Morningstar Reports Long-Term Mutual Funds Nearly Double in August

 September 14, 2011 ( – Morningstar reported estimated U.S. mutual fund and exchange-traded fund asset flows through August 2011.

Redemptions from long-term mutual funds nearly doubled to approximately $32.5 billion in August after outflows of about $17.1 billion in July. August marked the most severe mutual fund outflows since November 2008. U.S. ETFs collected assets of just $947 million in August following July’s inflows of $17.2 billion. Although August’s inflows were meager, U.S. ETFs have realized only a single month of outflows in the trailing 12.

Despite August market volatility, U.S. stock outflows fell to $15.5 billion during the month after redemptions of $22.9 billion in July. As an indication that risk aversion has spread to fixed income, investors pulled $12.0 billion from taxable-bond funds in August. Bank loan and high-yield bond funds were hardest hit, with outflows of $7.3 billion and $5.1 billion, respectively.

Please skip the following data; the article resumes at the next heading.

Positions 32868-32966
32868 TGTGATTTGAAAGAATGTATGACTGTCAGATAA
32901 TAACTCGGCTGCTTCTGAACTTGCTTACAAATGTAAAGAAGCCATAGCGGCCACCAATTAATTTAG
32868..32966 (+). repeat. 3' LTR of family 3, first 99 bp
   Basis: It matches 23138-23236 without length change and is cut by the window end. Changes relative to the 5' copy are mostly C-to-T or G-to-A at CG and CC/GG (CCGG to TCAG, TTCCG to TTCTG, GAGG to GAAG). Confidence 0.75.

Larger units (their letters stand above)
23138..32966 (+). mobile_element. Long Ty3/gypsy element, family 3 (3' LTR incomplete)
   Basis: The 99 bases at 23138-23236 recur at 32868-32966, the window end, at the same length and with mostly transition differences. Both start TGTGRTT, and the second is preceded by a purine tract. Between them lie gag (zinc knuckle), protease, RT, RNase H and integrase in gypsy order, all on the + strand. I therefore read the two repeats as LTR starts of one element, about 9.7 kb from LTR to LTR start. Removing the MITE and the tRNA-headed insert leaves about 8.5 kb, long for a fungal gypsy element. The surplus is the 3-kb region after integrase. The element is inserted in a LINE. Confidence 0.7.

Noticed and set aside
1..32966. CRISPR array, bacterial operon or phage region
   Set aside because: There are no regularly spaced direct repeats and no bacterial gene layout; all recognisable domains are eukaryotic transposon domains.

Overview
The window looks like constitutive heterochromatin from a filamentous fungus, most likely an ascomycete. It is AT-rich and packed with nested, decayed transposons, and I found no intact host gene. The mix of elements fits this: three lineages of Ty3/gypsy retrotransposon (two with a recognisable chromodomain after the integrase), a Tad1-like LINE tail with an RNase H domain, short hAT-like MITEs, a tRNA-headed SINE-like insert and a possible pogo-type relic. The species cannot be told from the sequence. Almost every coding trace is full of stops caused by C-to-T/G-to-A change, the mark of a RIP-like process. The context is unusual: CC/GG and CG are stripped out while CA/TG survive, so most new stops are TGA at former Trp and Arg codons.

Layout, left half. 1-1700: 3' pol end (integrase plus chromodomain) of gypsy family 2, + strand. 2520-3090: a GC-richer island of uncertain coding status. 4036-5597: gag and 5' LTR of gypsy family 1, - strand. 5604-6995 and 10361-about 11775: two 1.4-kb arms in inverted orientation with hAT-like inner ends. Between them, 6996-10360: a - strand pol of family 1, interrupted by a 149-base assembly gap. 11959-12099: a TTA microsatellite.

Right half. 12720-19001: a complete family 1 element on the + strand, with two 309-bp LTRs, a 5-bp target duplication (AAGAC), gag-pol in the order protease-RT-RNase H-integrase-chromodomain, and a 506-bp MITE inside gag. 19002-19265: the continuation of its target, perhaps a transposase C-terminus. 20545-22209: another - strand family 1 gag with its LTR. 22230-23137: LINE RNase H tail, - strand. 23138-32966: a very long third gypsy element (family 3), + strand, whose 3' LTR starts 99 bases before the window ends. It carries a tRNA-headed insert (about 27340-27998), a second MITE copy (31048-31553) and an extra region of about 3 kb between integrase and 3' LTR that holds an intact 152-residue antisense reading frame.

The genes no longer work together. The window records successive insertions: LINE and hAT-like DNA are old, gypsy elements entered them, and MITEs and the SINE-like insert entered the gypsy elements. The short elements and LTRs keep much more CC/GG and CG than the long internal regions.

With assets fleeing all of the major asset classes during August, investors found refuge of a sort in money market funds, which saw inflows of $74.8 billion. This total was the biggest monthly inflow for such funds since January 2009, and partially reversed June and July’s combined $150 billion in outflows.

Modest outflows continued for international-stock and balanced funds in August. The asset classes experienced respective outflows of $2.9 billion and $2.3 billion.

U.S. stock ETFs, which typically drive overall ETF flows, saw inflows of just $394 million in August. On the other hand, International stock ETFs lost $5.5 billion during the month, the greatest outflow for any ETF asset class. This outflow also marks the largest monthly net redemption for international-stock ETFs in the past three years.

Taxable-bond offerings, which added another $4.3 billion in August, saw greater inflows than any of the other ETF asset classes during the month. Commodities ETFs experienced outflows of nearly $2.0 billion in August.

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